Towbar Advice: Ready to Tow
Fixed or detachable, electric kits, LED rear lights, car electronic control computers… All you need to know about towbars, towballs and electrical connections is here.
Our technical writer, Terry Owen, guides you on how to choose the right towbar for your needs and what’s involved in electrical connections.
Fixed towball vs. detachable vs. retractable
Towbars with fixed towballs are often cheapest and are easy to use as there is nothing to deploy. Detachable types look neater if you can be bothered to remove the towball when not in use. Beware that, if you don't remove it, thieves might. Thefts of detachable towballs are becoming a problem in some areas.
For the ultimate in neatness and convenience, you may wish to consider a towbar with a retractable towball. These swivel out of the way when not in use leaving little or nothing to be seen. The swivel action may be manual or electrically driven. Some of the latter have proved unreliable.
Towing with an AL-KO hitch head stabiliser (AKS)
AL-KO's AKS stabilisers are quite bulky requiring flange mounted towballs to have an extended neck to provide the clearance for the stabiliser head to rotate. This is not normally a problem with swan neck type towballs.
Above: AL-KO's AKS stabiliser hitch takes up more room than a standard hitch
Above: AL-KO's extended neck towball (left) alongside a normal one
Finding the right towbar
With so many towbars on the market, it can be difficult to know where to start. Witter's website is as good a place as anywhere. You can just enter your car registration number and see what Witter has to offer.
A detachable flange towbar assembly from Witter
If you don't know what you want, there are several other manufacturers to check out (see below), or you could go to an independent specialist such as PF Jones. They stock some 10,000 towbars of different makes and have vast experience in the field. In common with many other suppliers, they will arrange for a towbar to be fitted at your home or place of work.
- Bosal Group
- Brink Group
- PCT Automotive
- Watling Engineers
- Westfalia Automotive
- Witter Towbar
Two types of electric kit are available - vehicle specific and bypass. As the name implies the former are made to suit specific vehicles and, in conjunction with the coding of the car's ECU (see below), enable the vehicle to know when a caravan or trailer is attached and to modify its behaviour accordingly.
A vehicle specific wiring kit
Bypass kits simply take signals from the car's rear lights and use them to switch relays which then power the lights on the caravan or trailer. The current drawn from the car's rear light circuits is tiny, and the car has no means of detecting that it is a tow vehicle.
Twin electrics vs. 13 pin
From September 2008 all UK built caravans adopted the single 13 pin plug that had been standard on the Continent for some years. The 13 pin 'plug-and-socket' is engineered to a higher standard than the old twin plug system and is less likely to be affected by pin burn or water ingress.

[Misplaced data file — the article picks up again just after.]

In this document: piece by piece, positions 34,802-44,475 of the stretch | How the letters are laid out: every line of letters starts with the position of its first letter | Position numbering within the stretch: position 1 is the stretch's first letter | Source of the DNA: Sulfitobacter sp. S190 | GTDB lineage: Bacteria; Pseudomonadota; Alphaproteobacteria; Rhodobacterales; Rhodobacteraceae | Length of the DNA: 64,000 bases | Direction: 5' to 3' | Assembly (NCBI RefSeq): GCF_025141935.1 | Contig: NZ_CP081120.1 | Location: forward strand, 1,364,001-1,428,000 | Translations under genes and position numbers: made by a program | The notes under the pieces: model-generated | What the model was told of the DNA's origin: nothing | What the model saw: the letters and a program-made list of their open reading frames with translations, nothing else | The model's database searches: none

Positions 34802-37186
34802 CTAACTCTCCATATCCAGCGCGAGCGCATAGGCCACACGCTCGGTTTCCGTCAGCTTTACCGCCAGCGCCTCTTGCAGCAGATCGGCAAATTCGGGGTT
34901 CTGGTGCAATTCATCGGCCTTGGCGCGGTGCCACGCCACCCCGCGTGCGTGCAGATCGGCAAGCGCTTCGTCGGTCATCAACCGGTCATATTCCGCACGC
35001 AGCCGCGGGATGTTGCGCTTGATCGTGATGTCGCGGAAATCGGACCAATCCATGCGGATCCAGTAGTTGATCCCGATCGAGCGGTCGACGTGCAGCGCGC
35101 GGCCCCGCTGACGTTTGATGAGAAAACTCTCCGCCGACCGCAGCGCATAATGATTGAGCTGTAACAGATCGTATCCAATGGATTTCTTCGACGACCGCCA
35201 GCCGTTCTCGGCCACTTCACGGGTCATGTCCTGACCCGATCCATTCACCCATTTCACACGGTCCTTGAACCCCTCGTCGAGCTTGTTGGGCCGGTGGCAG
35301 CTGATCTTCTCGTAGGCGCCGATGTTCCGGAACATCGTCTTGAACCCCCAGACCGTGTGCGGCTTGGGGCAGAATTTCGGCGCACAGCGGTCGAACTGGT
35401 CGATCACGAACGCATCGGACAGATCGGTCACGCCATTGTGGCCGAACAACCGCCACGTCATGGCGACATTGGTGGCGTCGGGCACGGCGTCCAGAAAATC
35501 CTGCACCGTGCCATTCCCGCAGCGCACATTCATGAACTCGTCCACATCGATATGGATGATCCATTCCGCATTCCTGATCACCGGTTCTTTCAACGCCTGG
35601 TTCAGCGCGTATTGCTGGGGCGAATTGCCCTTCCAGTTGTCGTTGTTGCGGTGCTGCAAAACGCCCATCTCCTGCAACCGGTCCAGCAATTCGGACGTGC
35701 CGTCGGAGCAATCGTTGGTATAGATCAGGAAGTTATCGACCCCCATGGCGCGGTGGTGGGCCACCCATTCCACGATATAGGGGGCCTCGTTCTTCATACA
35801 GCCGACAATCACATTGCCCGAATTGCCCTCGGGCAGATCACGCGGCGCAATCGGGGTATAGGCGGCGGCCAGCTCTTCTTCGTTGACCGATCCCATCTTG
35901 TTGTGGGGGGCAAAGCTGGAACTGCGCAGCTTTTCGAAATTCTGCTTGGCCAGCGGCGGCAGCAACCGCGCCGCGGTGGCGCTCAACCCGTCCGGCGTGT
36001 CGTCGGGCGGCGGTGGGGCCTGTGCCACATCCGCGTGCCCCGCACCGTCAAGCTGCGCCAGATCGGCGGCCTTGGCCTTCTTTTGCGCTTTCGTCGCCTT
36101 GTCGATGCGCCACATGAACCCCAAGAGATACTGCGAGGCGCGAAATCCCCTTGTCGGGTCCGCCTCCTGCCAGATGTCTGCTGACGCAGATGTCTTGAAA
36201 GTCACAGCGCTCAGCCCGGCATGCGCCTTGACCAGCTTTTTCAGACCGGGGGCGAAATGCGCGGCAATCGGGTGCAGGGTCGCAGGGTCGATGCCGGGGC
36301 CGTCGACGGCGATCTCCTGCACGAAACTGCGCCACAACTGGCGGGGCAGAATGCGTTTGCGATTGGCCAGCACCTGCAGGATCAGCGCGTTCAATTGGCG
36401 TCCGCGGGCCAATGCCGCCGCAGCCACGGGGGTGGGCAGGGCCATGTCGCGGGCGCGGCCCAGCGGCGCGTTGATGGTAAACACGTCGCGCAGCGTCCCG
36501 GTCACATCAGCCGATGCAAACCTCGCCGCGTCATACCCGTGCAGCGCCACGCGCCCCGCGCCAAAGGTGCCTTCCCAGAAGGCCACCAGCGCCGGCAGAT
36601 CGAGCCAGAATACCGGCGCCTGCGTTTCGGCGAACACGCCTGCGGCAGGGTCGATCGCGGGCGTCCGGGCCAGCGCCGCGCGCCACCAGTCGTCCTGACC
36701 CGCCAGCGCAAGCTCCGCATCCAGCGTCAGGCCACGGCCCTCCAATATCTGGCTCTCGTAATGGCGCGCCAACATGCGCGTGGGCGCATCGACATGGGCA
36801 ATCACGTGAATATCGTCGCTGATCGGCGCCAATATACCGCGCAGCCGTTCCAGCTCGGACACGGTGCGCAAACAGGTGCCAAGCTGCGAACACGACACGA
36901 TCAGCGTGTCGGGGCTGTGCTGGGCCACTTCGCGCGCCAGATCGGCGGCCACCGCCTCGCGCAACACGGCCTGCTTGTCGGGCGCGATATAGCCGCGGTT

13 pin electrics
For these reasons is makes sense to go for a 13 pin set up. If you need to tow a caravan with twin electrics, adapters are readily available.
When a vehicle specific kit is fitted it is normal for the car's ECU (electronic control computer) to be reprogrammed accordingly. In this way, the car knows when it is being required to tow and can modify the responses of items such as the ABS, vehicle and trailer stability programs, ride height and transmission.
The operation is performed by the towbar fitter using a particular device plugged into the vehicle's OBD (on-board diagnostic) port.
A car's ECU is updated using this device from Westfalia
A small number of vehicles do not require this reprogramming. The latest Range Rover is one.
LED rear lights
LED lights look the part but can cause compatibility problems
Caravans with LED rear lights may give unpredictable results when used with tow vehicles fitted with vehicle-specific wiring kits. This is because the current taken by the LED lights is so small the vehicle may not be able to detect them.
Until you plug the caravan into the car, you've no way of knowing what will happen. Generally speaking, cars which themselves have LED rear lights don't have a problem, but there's no guarantee.
If problems do arise, the first port of call should be the caravan dealer. There may be a modification that can be fitted to cure the problem.
While it's possible for a competent DIY person to fit a towbar it's not recommended. Apart from the issues with electrics mentioned above, the tow vehicle may require a significant dismantling of the rear bumper and crash beam, not to mention other items.
Modern tow bars take the place of and perform the same function as the car's rear crash beam. When you have a towbar fitted you might wish to ask for the crash beam to be returned to you. This will then allow the car to be returned to its original condition, for example by a new owner.
A rear crash beam being readied for removal